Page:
Jack, apparently, was gleeful at that possibility: “Within the next six months,” he announced in May 1980, “I will be something petrifying in between 10 and 100 million dreams.” He has, moreover, claimed he wanted the character to be even nastier than what we see, if that’s possible: He’d “have been a lot worse if I’d had my way. . . . What I liked about that guy was that he was so nuts that even before he was doing anything, lie liked scaring people. . . . Grand Guignol was that story’s classification for me.” On the other hand, lie’s also stated that, at various points during the shooting, he would stop a take to nervously ask: “Jesus, Stanley, aren’t I playing this too broad?”
Certainly, the experience of shooting this film was unique. Jack learned that Kubrick shoots the simplest of sequences over and over again until somehow, some way, something special happens, lending an otherwise mundane scene a unique edge. Afterwards, co-star Crothers recalled: “He had Jack Nicholson walk across the street, no dialogue. Fifty takes. He had Shelley, Jack and the kid walk across the street. Eighty-seven takes, man. He always wants something new and he doesn’t stop until he gets it.” The film was proceeded by a string of stories detailing the difficulty on the set between Nicholson and Kubrick. “I’m a great off-stage grumbler.” Jack later told Newsweek. “I complained that he was the only director to light the sets with no stand-ins. We had to be there even to be lit. Just because you’re a perfectionist doesn’t mean you’re perfect.”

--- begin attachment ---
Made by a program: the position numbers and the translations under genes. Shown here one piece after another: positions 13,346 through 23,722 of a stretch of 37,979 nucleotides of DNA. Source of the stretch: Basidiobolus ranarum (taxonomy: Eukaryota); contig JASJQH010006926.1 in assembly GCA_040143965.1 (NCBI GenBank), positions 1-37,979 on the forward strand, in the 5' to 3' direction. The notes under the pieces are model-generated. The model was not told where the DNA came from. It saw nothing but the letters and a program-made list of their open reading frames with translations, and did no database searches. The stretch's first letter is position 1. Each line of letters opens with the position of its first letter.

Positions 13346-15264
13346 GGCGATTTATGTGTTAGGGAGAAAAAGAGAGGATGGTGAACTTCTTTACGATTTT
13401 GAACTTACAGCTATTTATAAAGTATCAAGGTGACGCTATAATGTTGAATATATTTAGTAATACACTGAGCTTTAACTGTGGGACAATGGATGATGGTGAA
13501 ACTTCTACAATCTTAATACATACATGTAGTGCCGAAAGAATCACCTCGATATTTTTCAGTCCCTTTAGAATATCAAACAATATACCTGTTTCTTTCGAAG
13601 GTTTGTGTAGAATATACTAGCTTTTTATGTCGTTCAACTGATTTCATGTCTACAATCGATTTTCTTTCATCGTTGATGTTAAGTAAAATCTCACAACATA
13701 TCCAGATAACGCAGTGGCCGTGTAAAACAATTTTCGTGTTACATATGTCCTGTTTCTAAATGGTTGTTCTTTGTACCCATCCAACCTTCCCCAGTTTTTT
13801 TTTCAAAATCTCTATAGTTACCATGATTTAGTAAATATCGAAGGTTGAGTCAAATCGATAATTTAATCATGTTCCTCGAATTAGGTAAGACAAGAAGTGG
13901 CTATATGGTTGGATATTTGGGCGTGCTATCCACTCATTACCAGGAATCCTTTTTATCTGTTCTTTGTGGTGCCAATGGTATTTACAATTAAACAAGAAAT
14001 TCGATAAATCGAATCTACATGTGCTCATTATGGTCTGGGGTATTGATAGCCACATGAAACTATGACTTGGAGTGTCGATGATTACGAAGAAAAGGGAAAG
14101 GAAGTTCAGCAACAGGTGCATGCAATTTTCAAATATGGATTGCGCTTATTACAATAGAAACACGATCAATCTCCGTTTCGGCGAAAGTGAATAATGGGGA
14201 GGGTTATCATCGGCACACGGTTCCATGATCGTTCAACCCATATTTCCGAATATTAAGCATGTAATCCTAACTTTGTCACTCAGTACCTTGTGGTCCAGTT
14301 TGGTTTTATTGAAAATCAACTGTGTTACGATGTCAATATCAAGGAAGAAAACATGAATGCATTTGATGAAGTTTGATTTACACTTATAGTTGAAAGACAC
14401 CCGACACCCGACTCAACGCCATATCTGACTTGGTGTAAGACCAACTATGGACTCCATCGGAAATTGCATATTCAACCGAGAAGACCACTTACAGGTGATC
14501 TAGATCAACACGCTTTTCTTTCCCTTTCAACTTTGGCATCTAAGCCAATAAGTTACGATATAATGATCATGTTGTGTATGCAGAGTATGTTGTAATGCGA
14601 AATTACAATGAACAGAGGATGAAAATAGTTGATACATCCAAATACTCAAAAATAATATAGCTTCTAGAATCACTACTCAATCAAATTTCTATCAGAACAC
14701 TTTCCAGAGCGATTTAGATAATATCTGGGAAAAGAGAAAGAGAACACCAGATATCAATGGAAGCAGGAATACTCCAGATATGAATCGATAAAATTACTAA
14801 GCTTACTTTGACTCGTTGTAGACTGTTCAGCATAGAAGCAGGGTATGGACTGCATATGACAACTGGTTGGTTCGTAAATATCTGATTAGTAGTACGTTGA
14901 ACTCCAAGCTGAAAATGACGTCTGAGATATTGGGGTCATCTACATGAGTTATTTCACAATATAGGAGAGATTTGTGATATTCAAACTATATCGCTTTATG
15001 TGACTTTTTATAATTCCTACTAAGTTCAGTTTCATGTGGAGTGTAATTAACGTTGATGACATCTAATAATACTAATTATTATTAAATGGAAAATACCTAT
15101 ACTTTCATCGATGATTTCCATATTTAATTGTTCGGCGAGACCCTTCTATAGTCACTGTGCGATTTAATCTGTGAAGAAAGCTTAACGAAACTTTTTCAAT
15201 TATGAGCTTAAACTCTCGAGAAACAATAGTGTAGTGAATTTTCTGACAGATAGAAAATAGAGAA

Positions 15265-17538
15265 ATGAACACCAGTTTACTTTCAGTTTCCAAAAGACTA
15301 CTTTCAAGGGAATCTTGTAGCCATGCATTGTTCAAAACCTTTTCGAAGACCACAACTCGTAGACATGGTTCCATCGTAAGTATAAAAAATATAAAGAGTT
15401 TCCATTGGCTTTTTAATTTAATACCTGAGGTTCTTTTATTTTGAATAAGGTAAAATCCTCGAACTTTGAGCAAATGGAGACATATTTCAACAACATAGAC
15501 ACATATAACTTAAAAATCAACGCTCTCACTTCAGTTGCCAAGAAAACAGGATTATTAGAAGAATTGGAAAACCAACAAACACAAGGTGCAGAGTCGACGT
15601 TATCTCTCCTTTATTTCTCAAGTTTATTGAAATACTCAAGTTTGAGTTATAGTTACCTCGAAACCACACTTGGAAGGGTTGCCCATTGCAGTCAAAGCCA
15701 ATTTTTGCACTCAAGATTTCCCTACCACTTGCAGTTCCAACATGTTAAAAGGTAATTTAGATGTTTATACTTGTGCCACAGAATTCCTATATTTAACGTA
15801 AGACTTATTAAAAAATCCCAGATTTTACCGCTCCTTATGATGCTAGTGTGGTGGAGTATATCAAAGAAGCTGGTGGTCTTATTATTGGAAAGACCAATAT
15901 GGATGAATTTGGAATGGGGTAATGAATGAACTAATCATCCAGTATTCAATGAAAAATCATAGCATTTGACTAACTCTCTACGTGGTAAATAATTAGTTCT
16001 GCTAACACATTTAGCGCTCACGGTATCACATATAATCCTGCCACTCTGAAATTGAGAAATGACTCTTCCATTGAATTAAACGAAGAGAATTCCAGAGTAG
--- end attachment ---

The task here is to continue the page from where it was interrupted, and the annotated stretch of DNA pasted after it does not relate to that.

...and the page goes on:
But Nicholson’s own preference for people movies (and directors who do them with a minimum of visual flamboyance and a maximum of concentration on characterization) suggests he must on some level have been aware of the essential hollowness of The Shining. He was not specifically speaking of Kubrick (though he might well have been) when he told Gene Siskel in 1974 why he loved doing The Last Detail: “I think we’ve had a long period in the movies where fancy editing and tricky camera movements have been the fashion. I suspect and hope that very soon the only unusual element in a movie- will be its characters. After the audience has been sufficiently shocked by special horror effects, explicit sexual fantasies, and endless brutality, what you’re going to have is what you used to have, which is unusual people behaving in interesting and hopefully illuminating ways.” In The Shining, he appeared in the kind of fancy/tricky film he had five years earlier condemned.